Chapter 5: Options Trading – Short Call (Call Seller)

Subhanshu is introduced to the world of Options by a knowledgeable friend, Deb. So far, Subhanshu understands a bit about Options. One morning, Deb calls Subhanshu. “Take my advice and go short on ABC Ltd.’s Call Option,” he says.

Subhanshu knows going short means to take a position to sell. But what does that really mean here?

Understanding the short Call

A short Call is an obligation to sell an underlying asset to a Call buyer at the strike price if the Call Option is exercised by the buyer of an Option.

Short Call position or Call Option writing is useful when you are mildly bearish about the market. You expect the underlying asset to stay in the narrow range i.e. either stick to its current price or show a slightly downside movement.

In the above example, Deb asks Subhanshu to go short on ABC Ltd. Let’s dig deeper and understand why.

Assume Subhanshu sells ABC Ltd.’s Rs. 1,000 Call Option at a premium of Rs.50. It means he has an obligation to sell ABC at Rs. 1,000 on expiry and have receives Rs. 50 from the buyer of the Option. In other words, Subhanshu will have to sell ABC Ltd. at Rs. 1,000 on the expiry of the contract, if the buyer exercises his right to purchase. The buyer will prefer to exercise his right if it is favorable to him i.e. the price is more than Rs. 1,000.

Let us look at three scenarios within this:

Scenario 1:  ABC closes at Rs. 1,200 on expiry

In this case, the buyer would prefer to exercise his right and purchase ABC at Rs. 1,000. It means that Subhanshu will need to sell it at a discounted price of Rs. 1,000 in comparison to the market price of Rs. 1,200. He will incur a loss of Rs. 200 – Rs.50 (Premium received) = Rs. 150 on this position.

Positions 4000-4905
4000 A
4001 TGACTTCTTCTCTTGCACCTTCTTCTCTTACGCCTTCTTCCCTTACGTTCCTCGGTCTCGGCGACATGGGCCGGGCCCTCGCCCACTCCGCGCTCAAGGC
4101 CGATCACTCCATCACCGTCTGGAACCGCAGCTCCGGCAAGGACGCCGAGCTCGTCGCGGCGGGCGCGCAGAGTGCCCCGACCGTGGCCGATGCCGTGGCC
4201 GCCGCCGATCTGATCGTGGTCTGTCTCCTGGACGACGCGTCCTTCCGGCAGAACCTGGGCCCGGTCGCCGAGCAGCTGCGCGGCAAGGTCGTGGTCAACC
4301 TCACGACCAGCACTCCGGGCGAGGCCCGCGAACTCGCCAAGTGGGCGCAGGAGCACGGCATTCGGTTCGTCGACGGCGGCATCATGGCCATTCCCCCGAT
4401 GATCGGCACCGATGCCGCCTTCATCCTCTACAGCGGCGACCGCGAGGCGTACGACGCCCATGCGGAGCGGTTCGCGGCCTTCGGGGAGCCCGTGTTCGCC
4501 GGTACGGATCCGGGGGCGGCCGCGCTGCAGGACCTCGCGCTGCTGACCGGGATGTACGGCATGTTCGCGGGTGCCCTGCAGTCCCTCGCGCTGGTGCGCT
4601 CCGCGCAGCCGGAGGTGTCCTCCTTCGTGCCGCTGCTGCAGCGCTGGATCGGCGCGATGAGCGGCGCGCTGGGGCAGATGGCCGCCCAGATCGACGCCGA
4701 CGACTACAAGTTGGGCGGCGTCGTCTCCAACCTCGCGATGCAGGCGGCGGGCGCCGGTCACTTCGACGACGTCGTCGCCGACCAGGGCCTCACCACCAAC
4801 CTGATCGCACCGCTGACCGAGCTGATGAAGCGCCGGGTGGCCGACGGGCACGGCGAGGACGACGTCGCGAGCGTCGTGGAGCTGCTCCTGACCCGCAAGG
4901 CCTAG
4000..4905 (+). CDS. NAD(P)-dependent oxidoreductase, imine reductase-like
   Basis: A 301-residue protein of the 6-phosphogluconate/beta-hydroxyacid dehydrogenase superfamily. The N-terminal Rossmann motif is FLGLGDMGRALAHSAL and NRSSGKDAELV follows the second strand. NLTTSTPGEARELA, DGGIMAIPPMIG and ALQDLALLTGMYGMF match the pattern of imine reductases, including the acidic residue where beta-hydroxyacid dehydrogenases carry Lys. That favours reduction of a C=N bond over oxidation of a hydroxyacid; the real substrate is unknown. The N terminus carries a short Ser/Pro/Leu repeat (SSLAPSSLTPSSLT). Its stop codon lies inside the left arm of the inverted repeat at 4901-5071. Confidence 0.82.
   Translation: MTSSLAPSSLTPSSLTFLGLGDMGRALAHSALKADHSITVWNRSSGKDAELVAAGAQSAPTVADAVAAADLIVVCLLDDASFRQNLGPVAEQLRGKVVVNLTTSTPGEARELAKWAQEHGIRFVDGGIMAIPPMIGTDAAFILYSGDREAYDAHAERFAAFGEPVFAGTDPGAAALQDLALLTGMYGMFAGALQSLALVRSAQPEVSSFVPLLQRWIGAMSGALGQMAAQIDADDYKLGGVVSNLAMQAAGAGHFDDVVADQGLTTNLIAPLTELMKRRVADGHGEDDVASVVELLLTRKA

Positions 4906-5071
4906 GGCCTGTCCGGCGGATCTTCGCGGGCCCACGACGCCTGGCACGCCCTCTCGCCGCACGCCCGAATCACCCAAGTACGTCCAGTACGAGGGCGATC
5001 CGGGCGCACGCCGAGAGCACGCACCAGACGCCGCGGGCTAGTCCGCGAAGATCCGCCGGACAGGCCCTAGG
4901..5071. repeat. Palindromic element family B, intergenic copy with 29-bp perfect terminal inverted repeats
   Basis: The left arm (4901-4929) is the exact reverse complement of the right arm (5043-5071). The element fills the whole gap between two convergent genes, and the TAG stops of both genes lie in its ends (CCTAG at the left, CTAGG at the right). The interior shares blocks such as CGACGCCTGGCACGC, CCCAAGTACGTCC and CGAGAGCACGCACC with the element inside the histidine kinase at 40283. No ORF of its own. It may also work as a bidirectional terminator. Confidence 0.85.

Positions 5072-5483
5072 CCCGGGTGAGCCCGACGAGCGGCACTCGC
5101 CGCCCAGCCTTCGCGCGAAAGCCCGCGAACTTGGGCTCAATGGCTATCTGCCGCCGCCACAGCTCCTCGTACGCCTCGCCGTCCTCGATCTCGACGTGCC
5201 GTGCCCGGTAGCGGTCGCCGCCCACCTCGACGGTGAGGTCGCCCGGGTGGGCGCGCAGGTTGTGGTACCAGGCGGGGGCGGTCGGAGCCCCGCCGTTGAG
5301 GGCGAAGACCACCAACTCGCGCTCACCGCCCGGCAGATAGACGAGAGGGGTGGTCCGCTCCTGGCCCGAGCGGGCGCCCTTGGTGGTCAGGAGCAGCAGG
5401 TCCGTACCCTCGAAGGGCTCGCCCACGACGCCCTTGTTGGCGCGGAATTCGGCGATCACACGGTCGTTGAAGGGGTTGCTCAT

Note:

Rs. 50, which has been received from the seller, is the upfront profit which will be adjusted against loss on expiry, if any. In any case, Subhanshu’s profit will not be more than the premium received. The breakeven point in this case would be Rs. 1,000 + Rs. 50 = Rs. 1,050.

Alternatively, we can also calculate the profit/loss by the difference in premium paid and premium received.

Premium received = Rs. 50

Premium needed to be paid on expiry (equal to intrinsic value) = Max {0, (Spot price – Strike price)} = Max {0, (1200 –1000)} = Max (0, 200) = Rs. 200

Net profit/loss = Premium received – Premium paid = 50 – 200 = – Rs. 150 i.e. loss of Rs. 150

Scenario 2:  ABC closes at Rs. 800 on expiry

In this case, the buyer won’t prefer to exercise his right and won’t purchase ABC at Rs. 1,000. This means that he will lose the premium paid i.e. incur a loss of Rs. 50 which you will gain. Subhanshu’s profit here is limited only to the premium received.

Alternatively, we can also calculate the profit/loss by the difference in premium paid and premium received.

Premium received = Rs. 50

Premium needed to be paid on expiry (equal to intrinsic value) = Max {0, (Spot price – Strike price)} = Max {0, (800 – 1000)} = Max (0, – 200) = 0

Net profit/loss = Premium received – Premium paid = 50 – 0 = Rs. 50

Scenario 3: ABC closes at Rs. 1,050 on expiry

In this case, the buyer will prefer to exercise his right and purchase ABC at Rs. 1,000. It means a loss of Rs. 50 for Subhanshu but this will be compensated by the premium received. So, there won’t be any profit or loss in this case.

As discussed in scenario 1, the breakeven point in this case is Rs. 1,050, so there won’t be any profit if ABC closes at Rs. 1,050.

Alternatively, we can also calculate the profit/loss by the difference in premium paid and premium received.